If you read my last post, you learned that in some food applications you don't always need a blue FDA pallet. But, even when an FDA pallet is not required, the FDA still wants pallets to be:
- easy to clean
- in good repair
Easy enough to comply for the packaged stuff. But, the rules change if you intend to use your plastic pallets for full product contact.
Let’s say you work in the processing area of a food producer and want to put a slab of curing bacon right on the pallet. You, my friend, need a plastic pallet that is made of material FDA certified for full product contact.
Isn’t plastic just plastic?
No. In fact, the FDA has set standards (Title 21 Section 177.1520) for:
- how certified plastic resins are produced
- how certified plastic resins are tested
- listing what substances will or will not react to that plastic resin
The manufacturer of any plastic article intended for full product contact needs documentation certifying that the resin used to produce that article complies with federal regulations.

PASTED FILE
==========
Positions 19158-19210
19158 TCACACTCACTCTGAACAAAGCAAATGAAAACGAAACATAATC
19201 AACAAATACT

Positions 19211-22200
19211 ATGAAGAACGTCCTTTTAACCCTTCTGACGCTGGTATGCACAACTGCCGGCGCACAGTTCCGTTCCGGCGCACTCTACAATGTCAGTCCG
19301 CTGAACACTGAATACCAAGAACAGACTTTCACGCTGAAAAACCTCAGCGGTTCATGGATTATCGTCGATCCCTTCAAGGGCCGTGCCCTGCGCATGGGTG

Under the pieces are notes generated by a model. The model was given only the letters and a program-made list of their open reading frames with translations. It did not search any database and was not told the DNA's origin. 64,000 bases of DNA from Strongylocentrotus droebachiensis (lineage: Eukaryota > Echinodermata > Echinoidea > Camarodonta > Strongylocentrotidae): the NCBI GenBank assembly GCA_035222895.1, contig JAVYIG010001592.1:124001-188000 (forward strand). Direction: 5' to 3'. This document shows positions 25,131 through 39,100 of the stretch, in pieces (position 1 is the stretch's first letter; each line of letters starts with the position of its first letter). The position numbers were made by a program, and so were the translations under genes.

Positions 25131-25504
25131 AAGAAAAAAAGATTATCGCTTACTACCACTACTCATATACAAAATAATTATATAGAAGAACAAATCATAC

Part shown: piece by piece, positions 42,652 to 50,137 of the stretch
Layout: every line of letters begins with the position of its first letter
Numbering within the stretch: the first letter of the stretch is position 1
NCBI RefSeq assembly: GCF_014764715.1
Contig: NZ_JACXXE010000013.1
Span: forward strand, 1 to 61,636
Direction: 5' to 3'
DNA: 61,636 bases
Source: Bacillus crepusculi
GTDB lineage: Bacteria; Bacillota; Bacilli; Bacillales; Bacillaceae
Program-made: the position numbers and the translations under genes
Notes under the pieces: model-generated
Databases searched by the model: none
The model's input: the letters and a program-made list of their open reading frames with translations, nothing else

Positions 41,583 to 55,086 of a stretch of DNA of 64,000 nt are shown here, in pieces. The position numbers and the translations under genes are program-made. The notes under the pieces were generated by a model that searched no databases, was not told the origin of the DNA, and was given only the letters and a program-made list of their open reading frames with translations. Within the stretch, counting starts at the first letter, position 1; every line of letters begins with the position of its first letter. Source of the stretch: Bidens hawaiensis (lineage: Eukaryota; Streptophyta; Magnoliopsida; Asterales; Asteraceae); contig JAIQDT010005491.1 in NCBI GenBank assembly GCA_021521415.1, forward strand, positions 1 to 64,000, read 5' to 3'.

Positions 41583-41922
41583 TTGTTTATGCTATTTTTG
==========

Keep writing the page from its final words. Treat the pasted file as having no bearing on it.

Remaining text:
Which pallet is right for you?
When deciding what type of plastic pallet is best for your application, first consider how it is going to be used. Next, communicate your product and contact specifics to a pallet professional knowledgeable in FDA requirements. Here's a simple test: is your unpackaged food item coming in direct contact with the pallet? If you answered, "yes" it means you'll need a pallet made of materials compliant with federal regulations.
Need help figuring out which full-contact FDA certified material pallet is right for your application? Get in touch with me or post your questions below. I am glad to help.
And, if you are in any link of the food or drug supply chain, watch for my next blog on the implementation of the Food Safety Modernization Act and what the FSMA will mean to you.
Post by: Hartson Poland, Business Development - Plastic
Use of Pork Belly licensed under the GNU Free Documentation license.